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MORE THAN A MEDAL

 In Diary of a Ski Musteress

The expression ‘to earn a medal’ makes sense, this is a currency of sustained effort, sweat and risk. I was one of many skiers garlanded with a beautiful snowflake medal at the finish line of the Merino Muster Loppet races on 31 August. A powerful symbol of training, self-belief and achievement. I felt ridiculously proud and days later still do, indeed my medal may need to be surgically removed from my body, I ain’t taking it off yet!

Giving it your all

National anthems rang out for the podium winners, Japan for the 42km race (1hr.47), China for the 21km race (49.47) and Thailand for the 7km event (17.06). Herculean successes representing the pinnacle of athleticism. 

The spirit of the Merino Muster also embraces many extraordinary people who don’t make it onto the podium. My ‘Ski Musteress Special Awards’ are dedicated to them.

Golden moment

My outstanding winner was No 49 in the 1km kiddies race. This little 4yr old didn’t have the best of starts as the pack sped away, there were tears, she didn’t have enough weight to kick her tiny skis uphill. 

Did she give up? Oh no, look at the smile as she proudly crossed the finish line,  embodying resilience and determination.

‘It always seems impossible until it’s done’: Nelson Mandela

Inspirational Italian

Next up on my podium, Gherardo Mercati who received his World Loppet Master award after completing his tenth Loppet race, the full 42km Merino Muster. Impressive: Gherardo joins only 5044 other Masters across the world, more people have summited Everest. But get this, Gherardo is a cool 80 years old and has completed these 10 ski marathons since his 79th birthday.     

‘How long should you try? Until.’ Jim Rohn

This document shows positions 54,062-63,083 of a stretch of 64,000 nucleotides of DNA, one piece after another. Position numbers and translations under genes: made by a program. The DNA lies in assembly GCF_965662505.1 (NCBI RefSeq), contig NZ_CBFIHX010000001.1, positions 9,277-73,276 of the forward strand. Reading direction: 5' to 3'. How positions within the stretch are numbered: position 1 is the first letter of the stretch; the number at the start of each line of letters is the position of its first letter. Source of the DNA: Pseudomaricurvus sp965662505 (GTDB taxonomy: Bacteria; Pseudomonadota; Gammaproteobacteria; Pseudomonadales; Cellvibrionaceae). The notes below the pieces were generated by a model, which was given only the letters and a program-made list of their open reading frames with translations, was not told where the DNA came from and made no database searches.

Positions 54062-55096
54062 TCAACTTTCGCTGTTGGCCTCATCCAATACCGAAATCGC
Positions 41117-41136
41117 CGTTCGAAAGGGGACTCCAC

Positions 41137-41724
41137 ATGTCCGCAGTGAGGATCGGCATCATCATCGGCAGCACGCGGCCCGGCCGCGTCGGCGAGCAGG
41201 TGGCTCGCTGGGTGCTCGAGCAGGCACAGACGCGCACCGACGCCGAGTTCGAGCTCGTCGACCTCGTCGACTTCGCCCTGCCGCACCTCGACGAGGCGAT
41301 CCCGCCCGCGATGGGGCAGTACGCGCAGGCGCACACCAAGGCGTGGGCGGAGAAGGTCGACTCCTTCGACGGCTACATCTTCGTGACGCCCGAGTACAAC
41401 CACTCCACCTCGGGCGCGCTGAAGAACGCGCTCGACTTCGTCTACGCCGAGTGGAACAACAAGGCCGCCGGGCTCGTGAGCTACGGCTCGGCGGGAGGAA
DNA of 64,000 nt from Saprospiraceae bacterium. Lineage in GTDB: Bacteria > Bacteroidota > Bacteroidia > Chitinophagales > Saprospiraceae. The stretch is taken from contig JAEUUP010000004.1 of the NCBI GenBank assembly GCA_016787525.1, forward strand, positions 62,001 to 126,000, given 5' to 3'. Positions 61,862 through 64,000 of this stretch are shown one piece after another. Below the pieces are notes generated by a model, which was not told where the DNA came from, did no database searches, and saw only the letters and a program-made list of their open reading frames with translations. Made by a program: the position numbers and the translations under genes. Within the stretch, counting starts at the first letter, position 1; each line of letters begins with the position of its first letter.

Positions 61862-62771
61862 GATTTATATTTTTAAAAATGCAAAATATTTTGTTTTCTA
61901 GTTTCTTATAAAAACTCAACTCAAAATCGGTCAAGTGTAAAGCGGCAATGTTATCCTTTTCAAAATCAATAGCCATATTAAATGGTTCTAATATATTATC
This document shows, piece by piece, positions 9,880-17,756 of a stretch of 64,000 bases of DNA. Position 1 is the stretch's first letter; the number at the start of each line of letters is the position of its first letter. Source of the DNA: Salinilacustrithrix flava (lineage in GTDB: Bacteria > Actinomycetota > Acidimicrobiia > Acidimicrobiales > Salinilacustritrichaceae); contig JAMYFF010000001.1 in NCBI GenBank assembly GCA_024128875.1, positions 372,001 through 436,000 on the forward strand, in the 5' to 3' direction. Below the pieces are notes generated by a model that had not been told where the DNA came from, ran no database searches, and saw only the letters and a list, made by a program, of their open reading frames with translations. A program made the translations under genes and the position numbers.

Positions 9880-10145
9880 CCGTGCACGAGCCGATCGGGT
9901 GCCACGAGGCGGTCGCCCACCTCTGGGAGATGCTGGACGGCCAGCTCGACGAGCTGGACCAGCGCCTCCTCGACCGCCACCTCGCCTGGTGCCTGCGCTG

Together forever

As the afternoon sun bore down and the crowds had dispersed, Marcia and Jim Beckner, both over 70, quietly crossed the 42km finish line together, the last to complete the course after a gruelling six hours. What a partnership, what a team.

‘It does not matter how slowly you go as long as you do not stop’. Confucius

Cars and champagne

Behind every event in New Zealand is a powerhouse of volunteers. Volunteering is in the Kiwi DNA. 

Take Charlie, full of beans after organising the car park all day, in spite of missing the ski racing and ceremonies. 

Congratulating finishers for hours on end, was former Prime Minister Helen Clark, a passionate cross country skier and supporter of Snow Farm NZ for 28 years. 

Ladyship nominations for these two Downton Abbey gals who styled it out in furs and pearls, sipping champagne and startling racers with cries of ‘Well done Sir’ as they waltzed around the course.

Type one fun

The most consistent advice that I received before the event was too ‘have fun’ and ‘enjoy the day’ (thanks Jessie). I consulted the well-known Fun Scale to manage expectations. Type one fun is enjoyable whilst it is happening. Type two fun is miserable whilst it is happening, but fun in retrospect. Type three fun is not fun at all, not even in retrospect. Afterwards, you think, why on earth did I do that. 

I was thrilled to enjoy the whole experience and felt euphoric at the end. Sure, my mouth was parched and my heartbeat loud during the Maori welcome, but that soon gave way to a simple sensation of feeling so good to be so alive. Pure type one fun all the way. 

Boosted further when I discovered to my astonishment, that I’d won my age category (7km Female Under 60) and finished ahead of the herd of fancy dress cows!

It’s a wrap

Cherry blossom, lambs, ducklings and daffodils have all begun to appear around Wanaka.

For the first time in my life, I feel a sense of melancholy as Spring takes hold. Gary and I have come full circle, we arrived in New Zealand last Spring and will return to the UK winter all too soon. 

Snow Farm NZ was a key reason we chose Wanaka as our base and it didn’t disappoint. The Merino Muster was the highlight of our year, our Red Letter Day.

For a moment in time we, the Merino Musterers, were the luckiest people alive. We had each chosen to ski, we had the gift of health and the good fortune to be at Snow Farm New Zealand, one of the most beautiful places on earth. 

This is my last diary entry as a Ski Musteress, I hope you’ve enjoyed my journey. 

Thank you so much to everyone who helped me along the way, welcoming us into the Snow Farm NZ and World Loppet communities. 

 

Margaret Batty

Retired Ski Musteress

September 4 2019

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